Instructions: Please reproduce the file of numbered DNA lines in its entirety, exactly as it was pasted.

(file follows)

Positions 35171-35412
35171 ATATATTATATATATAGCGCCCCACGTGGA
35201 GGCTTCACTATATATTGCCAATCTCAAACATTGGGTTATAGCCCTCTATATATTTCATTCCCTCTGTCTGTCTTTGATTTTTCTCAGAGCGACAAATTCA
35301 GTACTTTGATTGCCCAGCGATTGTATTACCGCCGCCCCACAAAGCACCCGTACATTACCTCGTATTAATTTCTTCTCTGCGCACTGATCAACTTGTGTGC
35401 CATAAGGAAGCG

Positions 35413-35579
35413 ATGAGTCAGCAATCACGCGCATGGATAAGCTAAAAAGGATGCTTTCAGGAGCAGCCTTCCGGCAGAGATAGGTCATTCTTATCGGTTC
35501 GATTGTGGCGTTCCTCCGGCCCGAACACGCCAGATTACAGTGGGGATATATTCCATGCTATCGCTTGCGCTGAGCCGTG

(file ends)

Positions 35171-35412
35171 ATATATTATATATATAGCGCCCCACGTGGA
35201 GGCTTCACTATATATTGCCAATCTCAAACATTGGGTTATAGCCCTCTATATATTTCATTCCCTCTGTCTGTCTTTGATTTTTCTCAGAGCGACAAATTCA
35301 GTACTTTGATTGCCCAGCGATTGTATTACCGCCGCCCCACAAAGCACCCGTACATTACCTCGTATTAATTTCTTCTCTGCGCACTGATCAACTTGTGTGC
35401 CATAAGGAAGCG

Positions 35413-35579
35413 ATGAGTCAGCAATCACGCGCATGGATAAGCTAAAAAGGATGCTTTCAGGAGCAGCCTTCCGGCAGAGATAGGTCATTCTTATCGGTTC
35501 GATTGTGGCGTTCCTCCGGCCCGAACACGCCAGATTACAGTGGGGATATATTCCATGCTATCGCTTGCGCTGAGCCGTG